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Legacy of El Salvador’s would-be-saint Archbishop Oscar Romero

SALVADORAN ARCHBISHOP OSCAR ROMEROThe recent beatification of Archbishop Oscar Romero at a ceremony in El Salvador speaks volumes.  It is a reaffirmation by the Catholic Church that the struggle for justice is a Christian thing to do.  It is a way of saying, this time in a manner that is clear and direct, with no ifs and buts, that working for justice, though it has a price to pay, is the way of bearing witness to the Gospel.

In the Catholic Church, beatification is the last step before a person is declared a saint.

Archbishop Romero was assassinated on March 24, 1980 as he was saying Mass. Before his assassination, he was a consistent critic of the ruling military junta which, by all accounts, was repressive.

To understand and appreciate the context that led to Archbishop Romero’s assassination on March 24, 1980, one needs to know the social and political conditions during his time.

The El Salvador that was embroiled in civil war from 1980 – 1992 was in a similar situation as the Philippines when it was under Martial Law: proliferation of government- sponsored death squads, increasing number of desaparecidos (disappearances mostly of human rights workers), assassination of political opponents, lack of adequate services, all forms of government-sanctioned violence, corruption of all shapes and forms by those in power, etc.

The murder of six Jesuits inside a Jesuit university campus and their housekeeper as well as her 15-year-old daughter on November 16, 1989 was an example of the kind of repression that was common in those days.

I can never forget the day these martyred Jesuits and their helpers were dragged out of their beds and summarily killed by Salvadoran soldiers. That event has remained etched in my memory because I remember joining a rally in front of the Federal Building in Seattle, together with the late Fr. Rene Ocampo, former provincial of the Jesuits in the Philippines, who was visiting that week.

On that fateful day, we thought that the only thing we could do, aside from praying, to express our solidarity with the victims was to join a demonstration sponsored by Committee in Solidarity with the People of El Salvador (CISPES).

And who can forget the four American nuns who were raped and murdered by US-trained soldiers as they drove from the airport on December 2, 1980.

It was the worst of times, so to speak, in El Salvador, but a voice refused to be silent.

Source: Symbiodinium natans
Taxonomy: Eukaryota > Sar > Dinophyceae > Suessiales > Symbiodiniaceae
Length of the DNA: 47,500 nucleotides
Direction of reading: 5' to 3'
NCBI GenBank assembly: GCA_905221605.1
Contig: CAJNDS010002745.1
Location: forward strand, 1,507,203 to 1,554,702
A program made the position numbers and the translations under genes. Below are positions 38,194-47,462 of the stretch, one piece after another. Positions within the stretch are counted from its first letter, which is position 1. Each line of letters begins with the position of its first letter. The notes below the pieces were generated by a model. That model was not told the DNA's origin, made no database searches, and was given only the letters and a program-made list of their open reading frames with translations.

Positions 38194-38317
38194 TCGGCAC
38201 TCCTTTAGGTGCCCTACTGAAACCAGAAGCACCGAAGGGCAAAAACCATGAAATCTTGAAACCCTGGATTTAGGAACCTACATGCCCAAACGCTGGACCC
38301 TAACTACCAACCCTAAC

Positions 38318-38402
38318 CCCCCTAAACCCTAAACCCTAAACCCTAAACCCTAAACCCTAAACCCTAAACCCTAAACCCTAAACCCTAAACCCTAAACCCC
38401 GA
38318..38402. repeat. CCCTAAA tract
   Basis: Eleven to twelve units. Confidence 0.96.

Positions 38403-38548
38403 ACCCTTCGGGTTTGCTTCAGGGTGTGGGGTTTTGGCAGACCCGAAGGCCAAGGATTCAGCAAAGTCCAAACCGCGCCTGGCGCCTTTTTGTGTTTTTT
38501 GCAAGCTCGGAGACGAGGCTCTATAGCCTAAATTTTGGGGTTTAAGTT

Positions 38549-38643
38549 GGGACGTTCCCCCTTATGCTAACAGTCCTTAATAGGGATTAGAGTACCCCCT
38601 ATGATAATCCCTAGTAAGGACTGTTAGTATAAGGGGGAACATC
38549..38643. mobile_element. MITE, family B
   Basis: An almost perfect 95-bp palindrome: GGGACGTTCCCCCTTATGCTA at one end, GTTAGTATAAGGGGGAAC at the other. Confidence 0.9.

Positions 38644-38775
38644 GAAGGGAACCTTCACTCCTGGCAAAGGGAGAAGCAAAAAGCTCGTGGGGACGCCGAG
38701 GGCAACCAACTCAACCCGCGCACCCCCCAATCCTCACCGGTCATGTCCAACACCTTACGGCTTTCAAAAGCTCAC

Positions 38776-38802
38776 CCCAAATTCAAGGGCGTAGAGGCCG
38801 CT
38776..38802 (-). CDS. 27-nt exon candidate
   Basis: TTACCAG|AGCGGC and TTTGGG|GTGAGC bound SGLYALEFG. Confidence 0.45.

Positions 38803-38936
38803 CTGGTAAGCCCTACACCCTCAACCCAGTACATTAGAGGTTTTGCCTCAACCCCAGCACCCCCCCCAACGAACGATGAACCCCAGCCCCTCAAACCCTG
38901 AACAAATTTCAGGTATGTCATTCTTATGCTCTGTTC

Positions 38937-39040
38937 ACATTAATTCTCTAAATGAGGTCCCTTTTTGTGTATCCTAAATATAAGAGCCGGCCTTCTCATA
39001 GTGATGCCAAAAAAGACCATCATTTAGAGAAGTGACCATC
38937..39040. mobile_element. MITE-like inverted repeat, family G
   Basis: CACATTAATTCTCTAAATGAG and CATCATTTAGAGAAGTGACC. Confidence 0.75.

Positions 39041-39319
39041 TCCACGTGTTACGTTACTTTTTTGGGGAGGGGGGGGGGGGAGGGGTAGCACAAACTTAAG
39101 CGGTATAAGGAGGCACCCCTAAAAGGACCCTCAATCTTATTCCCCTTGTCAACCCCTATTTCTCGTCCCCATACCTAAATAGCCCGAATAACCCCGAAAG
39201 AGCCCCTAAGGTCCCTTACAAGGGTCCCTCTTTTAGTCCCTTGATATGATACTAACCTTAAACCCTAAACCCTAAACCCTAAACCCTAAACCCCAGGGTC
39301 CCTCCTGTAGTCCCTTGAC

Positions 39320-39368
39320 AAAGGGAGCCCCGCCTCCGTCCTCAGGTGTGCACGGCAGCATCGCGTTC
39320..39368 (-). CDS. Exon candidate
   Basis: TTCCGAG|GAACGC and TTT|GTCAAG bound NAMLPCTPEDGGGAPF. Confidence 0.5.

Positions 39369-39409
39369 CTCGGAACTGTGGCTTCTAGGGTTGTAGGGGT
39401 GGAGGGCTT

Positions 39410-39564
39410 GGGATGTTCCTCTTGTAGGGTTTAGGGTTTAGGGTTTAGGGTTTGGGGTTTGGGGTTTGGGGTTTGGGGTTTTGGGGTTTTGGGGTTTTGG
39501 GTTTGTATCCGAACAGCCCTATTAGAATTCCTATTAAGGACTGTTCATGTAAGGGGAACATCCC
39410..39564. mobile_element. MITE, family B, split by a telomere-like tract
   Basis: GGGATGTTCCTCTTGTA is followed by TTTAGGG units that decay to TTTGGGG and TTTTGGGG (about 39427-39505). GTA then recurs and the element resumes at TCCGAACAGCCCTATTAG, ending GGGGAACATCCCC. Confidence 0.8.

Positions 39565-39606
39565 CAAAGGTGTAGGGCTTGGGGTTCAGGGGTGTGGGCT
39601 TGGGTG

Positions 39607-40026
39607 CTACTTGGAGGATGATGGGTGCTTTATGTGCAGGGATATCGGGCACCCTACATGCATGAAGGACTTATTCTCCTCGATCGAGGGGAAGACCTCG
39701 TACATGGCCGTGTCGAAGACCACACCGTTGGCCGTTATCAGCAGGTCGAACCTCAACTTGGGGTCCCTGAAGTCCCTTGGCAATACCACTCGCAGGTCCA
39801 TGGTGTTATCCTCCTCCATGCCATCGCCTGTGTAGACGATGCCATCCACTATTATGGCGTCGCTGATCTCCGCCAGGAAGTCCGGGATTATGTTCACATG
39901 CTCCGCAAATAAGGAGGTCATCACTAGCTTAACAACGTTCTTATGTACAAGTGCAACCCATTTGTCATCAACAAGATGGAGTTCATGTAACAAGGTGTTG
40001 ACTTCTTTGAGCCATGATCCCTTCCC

“I implore you. I beg you. I order you in the name of God: Stop the repression,” preached Archbishop Romero.

A day later, he was shot through his heart by a single bullet while saying Mass.

Archbishop Romero’s beatification is not just about honoring his bravery.  It is a call to arms by the Catholic Church to take the task of seriously helping the poor and the oppressed.  Romero is more than a symbol. He is a living proof that fighting for justice is as noble a task as motherhood.

I don’t know why it took more than 30 years for Archbishop Romero to be beatified. But I am guessing that the Holy Spirit is probably convinced that his beatification would have more impact if a socially-conscious pope – Pope Francis – would beatify and canonize him.

If the Holy Spirit were correct, it was worth the wait.

Pope Francis, like Archbishop Romero, is a very simple man. So many articles have already been written about the pope’s humility and simplicity. Lately, he implored priests to live simply and not to be materialistic.

By beatifying Romero under his watch, he is probably sending a message that Romero, in the words of John Allen Jr., a Vatican observer, symbolizes a socially engaged Church.

Auxiliary Bishop Gregorio Rosa Chaves of San Salvador, who worked closely with Romero, told Vatican Radio that Romero is “the icon of a pastor Francis wants, the icon of the church Francis wants…a poor Church for the poor.”

Just like when he was still alive, Archbishop Romero and soon-to-be St. Oscar  Romero, continues to challenge us to work for social justice no matter what the cost is in order to give hope to the poor and the marginalized.